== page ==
Chardonnay is grape people love to hate and hate to love.

Many remember dreadful times in the 80s and 90s when chardonnay was all about oak and butter. ABC (“Anything But Chardonnay”) resistance groups sprang up.

In those dismal days, winemakers gave people what they wanted. Then people didn’t want it anymore and winemakers changed. That is how it works.

Chardonnay is one of world’s most neutral grapes. Where it grows and how it is treated determines how it tastes.

Today, you easily can get un-oaked chardonnay made in stainless steel and concrete vats. You also can enjoy responsibly oaked chardonnay that doesn’t leave wood splinters in your mouth.

Stainless steel delivers pure fruit notes, lighter wines, more terroir expression. Concrete vats are neutral like stainless steel, but concrete’s porosity allows air interplay, producing more body and texture.

Climate plays a significant role. Cool climate chards from places like California’s North Coast, Edna Valley, Oregon, Burgundy and northern Italy deliver green apple, pear, citrus, melon with zippy acidity. Warmer climate chards from places like Paso Robles, California’s Central Valley, South Australia, and southern Italy deliver pineapple, yellow apple, peaches, mango, banana and less acidity.

In addition to vineyard location and fermentation vessels, malolactic fermentation significantly influences chard. With malo there is softer acidity and less fruit, replaced by buttery mouthfeel and hazelnut. If you like flinty, acidic, food-friendly chard, look for stainless, no malo from cooler regions. If you want rounder, smoother pours to serve more as a sipper than a food buddy, think warmer climates plus some oak and malo.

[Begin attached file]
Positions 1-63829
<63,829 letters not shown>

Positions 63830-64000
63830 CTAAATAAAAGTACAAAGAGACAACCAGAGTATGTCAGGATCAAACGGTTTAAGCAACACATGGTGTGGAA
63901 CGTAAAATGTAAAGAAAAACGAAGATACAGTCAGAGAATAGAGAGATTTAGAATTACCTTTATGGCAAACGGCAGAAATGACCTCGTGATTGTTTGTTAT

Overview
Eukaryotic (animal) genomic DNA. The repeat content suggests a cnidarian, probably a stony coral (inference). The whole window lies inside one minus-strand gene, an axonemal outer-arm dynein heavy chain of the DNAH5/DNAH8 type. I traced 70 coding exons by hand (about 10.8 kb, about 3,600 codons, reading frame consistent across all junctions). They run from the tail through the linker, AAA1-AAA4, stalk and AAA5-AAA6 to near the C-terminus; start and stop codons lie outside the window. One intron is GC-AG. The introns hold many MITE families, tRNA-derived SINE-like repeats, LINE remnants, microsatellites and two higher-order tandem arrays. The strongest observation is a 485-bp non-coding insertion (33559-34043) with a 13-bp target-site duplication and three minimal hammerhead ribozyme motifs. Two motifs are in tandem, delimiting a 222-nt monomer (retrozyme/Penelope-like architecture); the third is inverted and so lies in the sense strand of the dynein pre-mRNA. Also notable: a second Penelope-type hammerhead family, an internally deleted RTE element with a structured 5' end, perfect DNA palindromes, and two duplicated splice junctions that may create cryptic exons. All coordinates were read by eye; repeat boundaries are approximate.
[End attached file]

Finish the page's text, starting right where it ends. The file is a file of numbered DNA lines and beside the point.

Chardonnay is the world’s second-most planted white wine grape and—regardless of color—is planted in more wine regions than any other grape. With its abundance and versatility, you will find a bottle to enjoy. Easy as ABC.

Tasting notes:

• Rotari Brut Trento DOC NV: Italian sparkling; méthode Champenoise; 100% chardonnay; great value. $13-14

• Edna Valley Vineyard Fleur de Edna Chardonnay 2014: Pure expression of California Central Coast chard, restrained oak, elegant. $27

• J Vineyards & Winery Chardonnay 2014: Classy Russian River chard, complexity. $26-30

• Willamette Valley Vineyards Estate Chardonnay 2014: Straightforward, medium body, appropriate oak, creamy. $28-30

Last round: By the fifth glass, is it still considered a “wine tasting?”